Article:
Keeping interest rates unchanged would have been riskier than raising them, so forced to deal with the fallout from the banking crisis and inflation still well above its 2% target over the medium term, the Fed announced an increase of 25 basis points. The ninth increase in a row, bringing key interest rates in the United States to the range of 4.75-5%, the highest level since September 2007. Before the banking crisis, analysts were betting on an increase of 50 basis points, as the head of the Federal Reserve himself, Jerome Powell He hinted in his testimony before the US Congress two weeks ago.
Leaving interest rates unchanged indicated that the problems of US banks are deeper than you think. Instead, the US banking system is healthy and resilient, says Federal Reserve Chairman Jerome Powell, explaining that recent developments will likely lead to a credit crunch for businesses and households and will affect economic activity, the labor market and inflation. As if the credit crunch, triggered by the bankruptcy of three US lenders in one week, was doing the job of the central bank, calming the economy. But it’s still too early to quantify the implications, because there is so much uncertainty. So if the Fed tightening is not over, because inflation is still high, the news is that the Fed is changing its value guidance: It will no longer anticipate increases, but will assess whether the next increases are appropriate in light of the new scenario. Powell simplifies: maybe more hikes. How to say: The Federal Reserve will continue to fight inflation, until it drops to 2%, but it is ready to adjust its monetary policy, if new unexpected effects emerge from the banking crisis, Which saw the failure of three American institutions in one week. But the unexpected rate cut.
The demise of Silicon Valley Bank (SVB), the second largest failure of a US bank since 2008, sent US regional banks into a rush. While abroad, the quick bailout of Credit Suisse, which was bought by Ubs on Sunday March 19th for CHF 3 billion, was broadcast. Svb Powell concedes that his management has seriously failed, but reassures that these are not weaknesses that extend to the entire banking system, because Svb was a very special case, with clients concentrated in one sector, the startup tech sector, who all know each other. This made it easier The bank works Which saw $42 billion in deposits withdrawn in one day, marking the end of Svb. He said that after bankruptcy, it is clear that we must strengthen supervision and rules over banks, recalling that a review is underway to understand what went wrong. But we do have the tools to protect depositors.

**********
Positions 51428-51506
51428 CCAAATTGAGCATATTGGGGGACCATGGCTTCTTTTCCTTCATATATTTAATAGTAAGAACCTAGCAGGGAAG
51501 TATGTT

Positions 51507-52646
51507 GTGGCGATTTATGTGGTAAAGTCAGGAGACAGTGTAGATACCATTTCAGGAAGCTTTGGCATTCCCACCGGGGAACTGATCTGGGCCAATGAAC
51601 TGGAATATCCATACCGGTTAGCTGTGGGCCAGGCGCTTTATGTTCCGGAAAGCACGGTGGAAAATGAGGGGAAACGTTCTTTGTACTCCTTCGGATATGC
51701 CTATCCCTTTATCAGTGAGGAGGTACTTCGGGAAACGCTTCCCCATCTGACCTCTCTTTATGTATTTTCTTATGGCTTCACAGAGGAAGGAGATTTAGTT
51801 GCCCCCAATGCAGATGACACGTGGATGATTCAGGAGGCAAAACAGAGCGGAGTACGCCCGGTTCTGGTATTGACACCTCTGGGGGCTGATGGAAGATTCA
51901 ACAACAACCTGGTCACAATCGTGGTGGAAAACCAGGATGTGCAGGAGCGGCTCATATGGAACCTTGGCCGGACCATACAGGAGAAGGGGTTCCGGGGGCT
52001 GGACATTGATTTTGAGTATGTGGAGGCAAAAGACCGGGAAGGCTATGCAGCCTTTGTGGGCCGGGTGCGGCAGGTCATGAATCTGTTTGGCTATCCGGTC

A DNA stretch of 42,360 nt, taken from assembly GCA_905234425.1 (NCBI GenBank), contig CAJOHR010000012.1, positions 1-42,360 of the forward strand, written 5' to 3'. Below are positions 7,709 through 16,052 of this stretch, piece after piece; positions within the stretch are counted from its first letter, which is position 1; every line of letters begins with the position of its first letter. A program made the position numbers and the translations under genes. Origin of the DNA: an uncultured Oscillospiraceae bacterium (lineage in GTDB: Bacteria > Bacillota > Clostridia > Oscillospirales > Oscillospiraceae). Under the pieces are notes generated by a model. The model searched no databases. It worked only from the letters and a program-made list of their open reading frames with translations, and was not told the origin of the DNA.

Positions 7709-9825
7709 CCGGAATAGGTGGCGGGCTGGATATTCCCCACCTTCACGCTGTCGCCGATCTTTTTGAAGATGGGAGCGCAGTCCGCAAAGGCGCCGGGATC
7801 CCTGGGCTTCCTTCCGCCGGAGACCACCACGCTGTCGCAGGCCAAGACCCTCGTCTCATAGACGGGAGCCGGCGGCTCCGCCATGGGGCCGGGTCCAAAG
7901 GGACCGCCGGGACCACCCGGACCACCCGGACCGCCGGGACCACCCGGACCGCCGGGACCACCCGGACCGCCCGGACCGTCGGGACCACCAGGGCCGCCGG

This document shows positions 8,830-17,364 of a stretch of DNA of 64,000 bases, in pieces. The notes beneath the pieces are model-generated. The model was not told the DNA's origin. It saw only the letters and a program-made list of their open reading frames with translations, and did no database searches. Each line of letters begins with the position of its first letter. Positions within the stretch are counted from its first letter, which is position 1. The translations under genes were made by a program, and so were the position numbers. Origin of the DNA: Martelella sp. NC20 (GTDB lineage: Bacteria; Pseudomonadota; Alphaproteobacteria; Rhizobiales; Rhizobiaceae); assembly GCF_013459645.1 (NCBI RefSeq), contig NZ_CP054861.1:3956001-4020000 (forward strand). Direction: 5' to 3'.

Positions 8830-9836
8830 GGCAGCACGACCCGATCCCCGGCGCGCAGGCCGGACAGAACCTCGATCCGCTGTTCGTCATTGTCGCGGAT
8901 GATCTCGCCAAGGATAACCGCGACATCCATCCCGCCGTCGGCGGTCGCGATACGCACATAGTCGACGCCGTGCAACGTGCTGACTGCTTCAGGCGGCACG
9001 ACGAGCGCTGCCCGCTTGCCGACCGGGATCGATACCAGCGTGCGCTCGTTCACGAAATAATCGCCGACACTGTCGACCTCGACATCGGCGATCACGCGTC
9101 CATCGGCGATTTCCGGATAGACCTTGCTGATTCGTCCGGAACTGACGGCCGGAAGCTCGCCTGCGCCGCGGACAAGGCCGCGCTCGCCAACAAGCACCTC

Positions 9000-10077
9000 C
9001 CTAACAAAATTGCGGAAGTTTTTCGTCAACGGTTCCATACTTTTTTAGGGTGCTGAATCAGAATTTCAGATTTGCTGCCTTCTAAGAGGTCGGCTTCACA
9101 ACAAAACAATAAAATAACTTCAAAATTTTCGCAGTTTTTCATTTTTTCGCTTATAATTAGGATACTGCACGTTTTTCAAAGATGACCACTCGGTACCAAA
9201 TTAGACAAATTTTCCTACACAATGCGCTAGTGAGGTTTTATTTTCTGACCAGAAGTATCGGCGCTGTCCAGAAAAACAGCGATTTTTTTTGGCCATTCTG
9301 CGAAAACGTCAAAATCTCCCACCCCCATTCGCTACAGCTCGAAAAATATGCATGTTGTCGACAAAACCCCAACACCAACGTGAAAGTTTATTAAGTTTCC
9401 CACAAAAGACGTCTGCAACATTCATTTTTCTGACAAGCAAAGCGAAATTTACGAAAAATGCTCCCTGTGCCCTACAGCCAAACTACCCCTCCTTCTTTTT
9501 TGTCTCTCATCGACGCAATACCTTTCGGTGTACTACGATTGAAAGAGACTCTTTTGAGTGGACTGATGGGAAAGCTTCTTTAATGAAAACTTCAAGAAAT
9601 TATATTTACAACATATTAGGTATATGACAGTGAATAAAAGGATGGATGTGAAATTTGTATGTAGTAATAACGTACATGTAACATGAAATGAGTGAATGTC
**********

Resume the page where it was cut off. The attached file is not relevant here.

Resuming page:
Revised estimates of GDP and inflation
Also yesterday, the US central bank updated its economic estimates, which are less positive than those published in December. US GDP will grow by only 0.4% this year (+0.5% December forecast) and by 1.2% in 2024 (+1.6%), while the forecast for 2025 remains unchanged +1.8%. As for inflation, it will remain at 3.3% in 2023up from the 3.1% estimated in December, to drop to 2.5% in 2024 and finally to 2.1% in 2025. Even for so-called core inflation, which excludes the volatile component of energy and food, estimates have been revised upwards for both this year ( +3.6% compared to the previous year +3.5%) and in 2024, estimated at +2.6% from +2.5%.
Wall Street reaction
Markets disappointed. Powell’s words prompted Wall Street is in the red (-1.63% Dow Jones, -1.6% Nasdaq) and led to lower yields on US government bonds, while the dollar weakened. Notably, shares of First Republic Bank, the California regional bank victim of a post-SVB bank outflow, closed at $13.33: on March 8 they were worth $115. According to rumors in the American press, the institute hired Lazard as a consultant and McKinsey for strategic planning, to work alongside JPMorgan to explore possible rescue scenarios.
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